A judge allowed disgraced investor Bernard Madoff to remain free on bail Monday, rejecting an attempt by prosecutors to send him to jail for mailing more than $1 million in jewelry to family and friends over the holidays.

The decision means Madoff will avoid having to leave the comfort of his $7 million penthouse and await trial in a cramped jail cell with nothing but bunkbeds, a sink and toilet. Madoff will remain under house arrest and under the constant watch of security guards.

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The ruling further outraged investors who have been clamoring for Madoff to be sent to jail for allegedly carrying out the largest financial fraud in history. They find it shocking that Madoff is free on bail, despite distributing assets that could be used to help repay investors who lost billions.

Stephen A. Weiss, a lawyer for several dozen Madoff investors, said there "are people on the street who are very unhappy" with the ruling.

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"There is a thirst for blood that transcends just those who have been victimized. There is a feeling ... that folks like Bernard Madoff get a different brand of justice than the guy in the street," Weiss said.

The judge acknowledged the huge public interest in the case, but said that sound legal considerations must take priority. He said that prosecutors failed to make a good enough argument that keeping Madoff free on bail represents an economic harm to the community.

"The issue at this stage of the criminal proceedings is not whether Madoff has been charged in perhaps the largest Ponzi scheme ever, not whether Madoff's alleged actions should result in his widespread disapprobation by the public, nor even what is appropriate punishment after conviction," Magistrate Judge Ronald L. Ellis wrote.

"The government fails to provide sufficient evidence that any potential future dissemination of Madoff's assets would rise to the level of an economic harm," the judge wrote.

The anxiously awaited bail decision does put additional restrictions on Madoff, including forcing him to come up with a list of items at his apartment and allowing a security firm to check on the items. The security company will also be allowed to search all outgoing mail from Madoff to ensure that no property has been transferred.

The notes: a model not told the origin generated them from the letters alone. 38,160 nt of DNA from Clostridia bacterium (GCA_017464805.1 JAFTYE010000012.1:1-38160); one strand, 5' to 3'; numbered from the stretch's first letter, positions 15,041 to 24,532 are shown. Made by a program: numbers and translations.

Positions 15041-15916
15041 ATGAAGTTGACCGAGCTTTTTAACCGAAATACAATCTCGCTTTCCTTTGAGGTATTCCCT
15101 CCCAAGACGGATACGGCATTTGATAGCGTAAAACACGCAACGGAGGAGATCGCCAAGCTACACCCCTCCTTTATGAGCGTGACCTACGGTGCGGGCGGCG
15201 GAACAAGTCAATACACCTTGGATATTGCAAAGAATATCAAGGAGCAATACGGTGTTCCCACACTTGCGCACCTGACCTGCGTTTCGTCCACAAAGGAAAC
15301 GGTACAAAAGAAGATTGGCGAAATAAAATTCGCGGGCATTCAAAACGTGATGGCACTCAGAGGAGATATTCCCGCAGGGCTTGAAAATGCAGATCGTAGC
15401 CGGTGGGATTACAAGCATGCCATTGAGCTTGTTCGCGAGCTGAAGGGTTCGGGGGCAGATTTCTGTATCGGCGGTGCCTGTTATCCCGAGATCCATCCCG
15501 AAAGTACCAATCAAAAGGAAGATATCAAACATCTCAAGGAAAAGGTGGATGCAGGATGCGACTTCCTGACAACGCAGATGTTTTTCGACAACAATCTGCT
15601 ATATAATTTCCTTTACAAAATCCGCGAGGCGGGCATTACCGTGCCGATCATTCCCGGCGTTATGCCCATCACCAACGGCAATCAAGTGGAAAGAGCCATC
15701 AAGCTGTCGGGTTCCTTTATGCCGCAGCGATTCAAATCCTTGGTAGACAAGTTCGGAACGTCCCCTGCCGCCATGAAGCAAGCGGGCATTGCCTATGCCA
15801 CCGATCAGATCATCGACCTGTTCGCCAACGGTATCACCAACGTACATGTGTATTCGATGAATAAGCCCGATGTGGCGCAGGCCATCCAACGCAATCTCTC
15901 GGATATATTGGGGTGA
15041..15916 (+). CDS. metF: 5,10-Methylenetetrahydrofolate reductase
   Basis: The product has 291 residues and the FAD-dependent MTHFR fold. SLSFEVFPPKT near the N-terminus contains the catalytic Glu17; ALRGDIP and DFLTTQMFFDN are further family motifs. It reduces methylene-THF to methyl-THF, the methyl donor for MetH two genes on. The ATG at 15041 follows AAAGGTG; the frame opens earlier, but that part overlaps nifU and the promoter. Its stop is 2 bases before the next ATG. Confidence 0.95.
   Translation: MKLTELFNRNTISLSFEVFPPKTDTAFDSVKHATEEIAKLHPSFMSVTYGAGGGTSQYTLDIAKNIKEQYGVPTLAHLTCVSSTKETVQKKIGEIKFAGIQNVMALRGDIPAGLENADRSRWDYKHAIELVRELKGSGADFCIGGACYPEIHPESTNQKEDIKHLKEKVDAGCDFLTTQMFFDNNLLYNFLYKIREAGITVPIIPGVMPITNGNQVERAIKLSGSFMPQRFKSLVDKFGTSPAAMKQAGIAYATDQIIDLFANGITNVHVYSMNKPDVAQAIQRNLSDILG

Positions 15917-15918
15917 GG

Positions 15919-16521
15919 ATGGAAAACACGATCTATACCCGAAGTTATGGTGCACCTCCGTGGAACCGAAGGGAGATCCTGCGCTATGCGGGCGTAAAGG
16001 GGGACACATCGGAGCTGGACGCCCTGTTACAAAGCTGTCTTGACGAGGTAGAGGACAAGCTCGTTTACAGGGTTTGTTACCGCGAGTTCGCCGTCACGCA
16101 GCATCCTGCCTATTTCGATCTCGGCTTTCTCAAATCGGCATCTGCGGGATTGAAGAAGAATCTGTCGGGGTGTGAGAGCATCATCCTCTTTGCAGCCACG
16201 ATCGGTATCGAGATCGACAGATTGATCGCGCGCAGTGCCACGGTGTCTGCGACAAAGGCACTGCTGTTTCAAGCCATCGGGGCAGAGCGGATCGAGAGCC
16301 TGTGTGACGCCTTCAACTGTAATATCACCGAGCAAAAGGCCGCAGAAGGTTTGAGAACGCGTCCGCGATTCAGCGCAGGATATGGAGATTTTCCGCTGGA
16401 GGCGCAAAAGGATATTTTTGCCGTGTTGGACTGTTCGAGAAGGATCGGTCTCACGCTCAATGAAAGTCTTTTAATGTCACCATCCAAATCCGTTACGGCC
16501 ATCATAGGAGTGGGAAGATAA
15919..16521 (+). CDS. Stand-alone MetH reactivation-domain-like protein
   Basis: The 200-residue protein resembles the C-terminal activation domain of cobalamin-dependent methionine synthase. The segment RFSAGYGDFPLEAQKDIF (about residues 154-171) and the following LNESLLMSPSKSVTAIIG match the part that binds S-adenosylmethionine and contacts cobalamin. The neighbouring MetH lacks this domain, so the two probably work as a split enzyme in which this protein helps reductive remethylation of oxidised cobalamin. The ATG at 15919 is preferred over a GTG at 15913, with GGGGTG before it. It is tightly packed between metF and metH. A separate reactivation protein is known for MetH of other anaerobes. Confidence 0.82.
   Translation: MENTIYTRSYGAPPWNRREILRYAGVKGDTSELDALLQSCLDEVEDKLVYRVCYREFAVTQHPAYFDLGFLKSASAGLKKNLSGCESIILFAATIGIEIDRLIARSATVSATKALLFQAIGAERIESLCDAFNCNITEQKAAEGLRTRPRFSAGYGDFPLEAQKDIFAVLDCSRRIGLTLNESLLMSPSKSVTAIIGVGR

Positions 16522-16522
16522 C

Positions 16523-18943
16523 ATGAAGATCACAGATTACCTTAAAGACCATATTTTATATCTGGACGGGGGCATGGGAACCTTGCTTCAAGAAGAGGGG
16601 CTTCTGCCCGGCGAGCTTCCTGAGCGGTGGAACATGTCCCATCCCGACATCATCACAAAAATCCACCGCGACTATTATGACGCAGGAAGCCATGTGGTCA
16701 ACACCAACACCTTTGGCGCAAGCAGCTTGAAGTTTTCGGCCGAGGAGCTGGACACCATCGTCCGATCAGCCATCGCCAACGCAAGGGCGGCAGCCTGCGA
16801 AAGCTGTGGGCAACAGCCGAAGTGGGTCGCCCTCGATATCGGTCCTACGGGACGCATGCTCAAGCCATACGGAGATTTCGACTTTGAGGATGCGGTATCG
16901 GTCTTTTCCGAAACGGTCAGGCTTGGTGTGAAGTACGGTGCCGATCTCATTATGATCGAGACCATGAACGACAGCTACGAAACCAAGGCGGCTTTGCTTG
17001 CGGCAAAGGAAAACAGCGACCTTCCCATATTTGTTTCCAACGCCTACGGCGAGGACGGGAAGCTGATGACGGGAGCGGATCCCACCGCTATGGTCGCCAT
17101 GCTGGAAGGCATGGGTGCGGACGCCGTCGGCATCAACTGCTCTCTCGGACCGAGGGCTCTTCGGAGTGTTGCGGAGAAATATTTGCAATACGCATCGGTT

"It is highly suspect that a man as sophisticated as Madoff appears to be did not pause to consider the possible ramifications of this proposed course of action on his release conditions," the judge said. "Given Madoff's failing in this regard, it is appropriate that his ability to transfer property be restricted as completely as possible."

The decision can be appealed, but prosecutors have not said if they will do so. Yusill Scribner, a spokeswoman for prosecutors, said the government had no comment on the ruling.

Defense lawyer Ira Sorkin says the bail opinion "speaks for itself and we intend to comply with the judge's order." Sorkin has said the gifts were an innocent mistake and said he is neither a danger to the community nor a threat to flee.

In a separate decision, another magistrate signed off on an extension for the deadline to indict Madoff until Feb. 11. That means Madoff will remain free for at least another month, provided he does not violate conditions of the bail.

The judge also noted that it is quite common for defendants to be granted bail, even those charged with violent offense.

"Even for the most serious offense, more than half of all defendants are released on bail conditions, including 51 percent for violent offenses, 57 percent for property offenses and 73 percent for fraud."

In another development, a bankruptcy judge ruled that a trustee can issue subpoenas to investigate the flow of money in the investment fund run by Madoff. U.S. Bankruptcy Judge Burton Lifland gave permission to the trustee, Irving Picard, to subpoena witnesses. The trustee is overseeing the liquidation of the fund for the bankruptcy court.

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